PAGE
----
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Supervised topic models utilize document’s side information for discovering predictive low dimensional representations of documents; and existing models apply likelihoodbased estimation. In this paper, we present a maxmargin supervised topic model for both continuous and categorical response variables. Our approach, the maximum entropy discrimination latent Dirichlet allocation (MedLDA), utilizes the maxmargin principle to train supervised topic models and estimate predictive topic representations that are arguably more suitable for prediction. We develop efficient variational methods for posterior inference and demonstrate qualitatively and quantitatively the advantages of MedLDA over likelihoodbased topic models on movie review and 20 Newsgroups data sets. 1.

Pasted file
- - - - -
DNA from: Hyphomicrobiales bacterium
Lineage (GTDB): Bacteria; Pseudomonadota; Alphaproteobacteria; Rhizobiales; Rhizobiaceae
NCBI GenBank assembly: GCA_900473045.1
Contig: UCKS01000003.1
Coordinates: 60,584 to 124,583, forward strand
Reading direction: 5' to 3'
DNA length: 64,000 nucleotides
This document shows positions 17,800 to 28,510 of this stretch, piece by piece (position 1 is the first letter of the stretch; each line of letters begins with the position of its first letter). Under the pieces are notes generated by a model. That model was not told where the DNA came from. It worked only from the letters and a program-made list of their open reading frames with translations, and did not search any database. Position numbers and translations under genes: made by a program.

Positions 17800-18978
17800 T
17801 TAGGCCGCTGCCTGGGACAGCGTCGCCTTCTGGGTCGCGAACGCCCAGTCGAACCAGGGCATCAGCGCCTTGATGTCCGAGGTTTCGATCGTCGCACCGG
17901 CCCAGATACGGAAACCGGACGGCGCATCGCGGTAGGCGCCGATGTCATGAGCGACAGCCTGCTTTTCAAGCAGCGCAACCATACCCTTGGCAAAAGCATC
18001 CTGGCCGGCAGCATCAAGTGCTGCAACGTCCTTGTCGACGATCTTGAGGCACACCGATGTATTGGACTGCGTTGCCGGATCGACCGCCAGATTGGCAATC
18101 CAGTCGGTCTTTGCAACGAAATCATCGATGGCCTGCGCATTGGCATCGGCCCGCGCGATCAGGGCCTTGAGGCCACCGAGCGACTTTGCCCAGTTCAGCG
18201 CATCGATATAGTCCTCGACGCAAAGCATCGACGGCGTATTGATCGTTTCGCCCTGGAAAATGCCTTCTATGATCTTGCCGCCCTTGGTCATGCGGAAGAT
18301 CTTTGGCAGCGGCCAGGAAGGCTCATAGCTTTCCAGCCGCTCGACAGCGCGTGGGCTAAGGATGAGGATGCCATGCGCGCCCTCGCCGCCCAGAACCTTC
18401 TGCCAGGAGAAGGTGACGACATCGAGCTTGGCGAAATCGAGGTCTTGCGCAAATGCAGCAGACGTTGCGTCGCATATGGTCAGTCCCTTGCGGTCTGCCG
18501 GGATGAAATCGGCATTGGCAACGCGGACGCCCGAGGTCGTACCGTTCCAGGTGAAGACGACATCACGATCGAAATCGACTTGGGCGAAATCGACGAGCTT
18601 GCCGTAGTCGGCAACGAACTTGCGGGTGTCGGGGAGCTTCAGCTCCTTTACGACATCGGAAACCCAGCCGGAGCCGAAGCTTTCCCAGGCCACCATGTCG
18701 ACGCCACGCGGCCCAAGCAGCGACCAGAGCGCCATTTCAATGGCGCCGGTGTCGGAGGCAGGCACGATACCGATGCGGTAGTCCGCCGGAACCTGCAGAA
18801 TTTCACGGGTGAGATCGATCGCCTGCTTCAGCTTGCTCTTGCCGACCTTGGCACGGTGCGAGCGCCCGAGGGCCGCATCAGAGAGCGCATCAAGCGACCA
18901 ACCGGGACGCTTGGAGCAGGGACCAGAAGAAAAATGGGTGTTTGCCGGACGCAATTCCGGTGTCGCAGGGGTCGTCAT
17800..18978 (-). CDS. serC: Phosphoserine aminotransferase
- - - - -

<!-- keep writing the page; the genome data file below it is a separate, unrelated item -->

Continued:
A discriminative framework for modeling object classes
 In Proc. IEEE CVPR
, 2005
"... Here we explore a discriminative learning method on underlying generative models for the purpose of discriminating between object categories. Visual recognition algorithms learn models from a set of training examples. Generative models learn their representations by considering data from a single cl ..."
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Cited by 45 (5 self)